Bullfrogs were creating quite a morning chorus at the edge of the water. The Ospreys were visible on or near the nest, although neither one was sitting on the nest. This may be a sign that the chicks have hatched. You'd need a scope or high powered binoculars in order to see them.
The Red-Breasted Nuthatch peeked out of its nest hole as I walked past. Baltimore Orioles flew into the trees at the edge of the water. Two Great Blue Herons flew and squawked at each other on the far side of the water. A female Hooded Merganser swam alone in the water.
Pearl Crescents, American Coppers, and Common Ringlets flitted among the grasses at the edge of the dam.
The most interesting, albeit disgusting, sight was what appeared to be a dead frog in the trail on the dam. It was swarming with Carrion Beetles. I forced myself to stop long enough to take a photo, although it is not my idea of a great subject matter at all!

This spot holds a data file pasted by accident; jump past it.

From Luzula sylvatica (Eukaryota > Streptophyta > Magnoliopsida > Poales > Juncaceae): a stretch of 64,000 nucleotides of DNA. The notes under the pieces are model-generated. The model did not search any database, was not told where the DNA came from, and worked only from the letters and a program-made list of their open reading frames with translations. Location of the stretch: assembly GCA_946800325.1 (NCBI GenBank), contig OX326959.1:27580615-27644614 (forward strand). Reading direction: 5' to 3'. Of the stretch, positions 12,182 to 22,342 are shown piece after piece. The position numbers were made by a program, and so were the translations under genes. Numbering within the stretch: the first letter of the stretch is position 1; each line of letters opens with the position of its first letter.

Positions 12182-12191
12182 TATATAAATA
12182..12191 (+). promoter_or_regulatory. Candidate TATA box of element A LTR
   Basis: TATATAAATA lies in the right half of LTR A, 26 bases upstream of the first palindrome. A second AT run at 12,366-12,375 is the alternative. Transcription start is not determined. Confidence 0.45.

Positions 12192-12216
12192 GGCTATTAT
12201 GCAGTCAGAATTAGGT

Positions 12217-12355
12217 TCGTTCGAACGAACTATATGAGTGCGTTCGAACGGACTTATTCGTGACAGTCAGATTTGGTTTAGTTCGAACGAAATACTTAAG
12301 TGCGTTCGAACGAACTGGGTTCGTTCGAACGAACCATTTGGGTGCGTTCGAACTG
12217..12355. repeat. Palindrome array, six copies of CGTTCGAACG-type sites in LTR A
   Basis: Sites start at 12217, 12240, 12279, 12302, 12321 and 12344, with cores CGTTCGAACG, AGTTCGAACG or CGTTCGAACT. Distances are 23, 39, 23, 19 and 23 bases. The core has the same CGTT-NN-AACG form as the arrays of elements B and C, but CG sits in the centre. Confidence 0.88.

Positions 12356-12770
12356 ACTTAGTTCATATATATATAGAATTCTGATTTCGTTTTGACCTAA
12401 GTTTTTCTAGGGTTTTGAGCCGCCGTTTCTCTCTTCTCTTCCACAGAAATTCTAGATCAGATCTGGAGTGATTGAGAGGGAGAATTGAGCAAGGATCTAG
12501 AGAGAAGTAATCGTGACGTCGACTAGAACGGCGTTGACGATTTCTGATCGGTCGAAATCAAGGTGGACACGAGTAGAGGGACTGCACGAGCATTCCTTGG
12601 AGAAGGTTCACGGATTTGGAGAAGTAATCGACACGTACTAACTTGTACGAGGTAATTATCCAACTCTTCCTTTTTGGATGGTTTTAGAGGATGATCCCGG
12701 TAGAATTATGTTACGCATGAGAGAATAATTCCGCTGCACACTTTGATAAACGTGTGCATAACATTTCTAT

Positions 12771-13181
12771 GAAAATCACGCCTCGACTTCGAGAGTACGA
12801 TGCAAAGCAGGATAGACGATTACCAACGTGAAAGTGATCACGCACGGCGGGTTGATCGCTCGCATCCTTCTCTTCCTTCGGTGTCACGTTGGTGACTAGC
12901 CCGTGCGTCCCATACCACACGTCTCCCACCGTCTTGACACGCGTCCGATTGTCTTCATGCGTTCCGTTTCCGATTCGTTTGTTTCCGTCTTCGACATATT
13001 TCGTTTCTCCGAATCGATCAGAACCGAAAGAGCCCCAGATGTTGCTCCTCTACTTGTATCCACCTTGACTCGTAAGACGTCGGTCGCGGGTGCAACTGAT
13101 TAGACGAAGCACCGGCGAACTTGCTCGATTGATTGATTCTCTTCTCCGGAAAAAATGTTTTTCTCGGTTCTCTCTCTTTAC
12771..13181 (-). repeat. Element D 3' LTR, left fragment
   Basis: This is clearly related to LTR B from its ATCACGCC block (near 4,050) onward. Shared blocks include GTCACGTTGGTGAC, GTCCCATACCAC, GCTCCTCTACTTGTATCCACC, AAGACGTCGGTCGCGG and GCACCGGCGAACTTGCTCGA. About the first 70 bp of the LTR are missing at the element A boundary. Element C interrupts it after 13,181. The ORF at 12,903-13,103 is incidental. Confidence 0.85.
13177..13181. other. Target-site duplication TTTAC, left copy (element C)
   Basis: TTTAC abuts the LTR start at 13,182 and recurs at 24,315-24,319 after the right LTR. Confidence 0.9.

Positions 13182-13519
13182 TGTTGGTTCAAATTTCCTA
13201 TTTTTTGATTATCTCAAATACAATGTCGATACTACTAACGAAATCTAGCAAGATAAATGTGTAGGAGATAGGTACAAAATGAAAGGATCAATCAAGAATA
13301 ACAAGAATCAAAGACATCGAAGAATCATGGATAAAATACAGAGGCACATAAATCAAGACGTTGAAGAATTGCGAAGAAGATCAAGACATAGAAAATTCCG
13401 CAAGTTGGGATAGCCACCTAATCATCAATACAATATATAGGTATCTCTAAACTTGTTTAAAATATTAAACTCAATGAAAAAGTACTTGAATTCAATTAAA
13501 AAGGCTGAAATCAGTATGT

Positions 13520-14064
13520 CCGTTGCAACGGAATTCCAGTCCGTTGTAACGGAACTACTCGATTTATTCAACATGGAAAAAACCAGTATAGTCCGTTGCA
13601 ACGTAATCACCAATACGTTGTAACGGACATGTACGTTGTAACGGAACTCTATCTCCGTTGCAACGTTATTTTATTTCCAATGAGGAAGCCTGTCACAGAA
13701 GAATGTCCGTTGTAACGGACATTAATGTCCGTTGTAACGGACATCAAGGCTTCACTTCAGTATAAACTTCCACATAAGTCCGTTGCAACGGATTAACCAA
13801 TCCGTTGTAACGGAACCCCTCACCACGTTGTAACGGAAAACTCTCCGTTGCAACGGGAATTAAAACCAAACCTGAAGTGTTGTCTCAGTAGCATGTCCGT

The Carrion Beetle is oval-shaped with a cream colored head with a black spot in the middle of it. I think the smaller ones on the neighboring leaves are younger versions of the same insect. Ick. It made my skin crawl, and I hoped nothing would get on me as I walked past!
Depending on when you visit next, I am guessing these beetles will have removed all traces of this dead body. I understand their purpose and know that we benefit from their work, but they are disgusting to see!
Hooded Merganser (female)
Water lilies are coming back.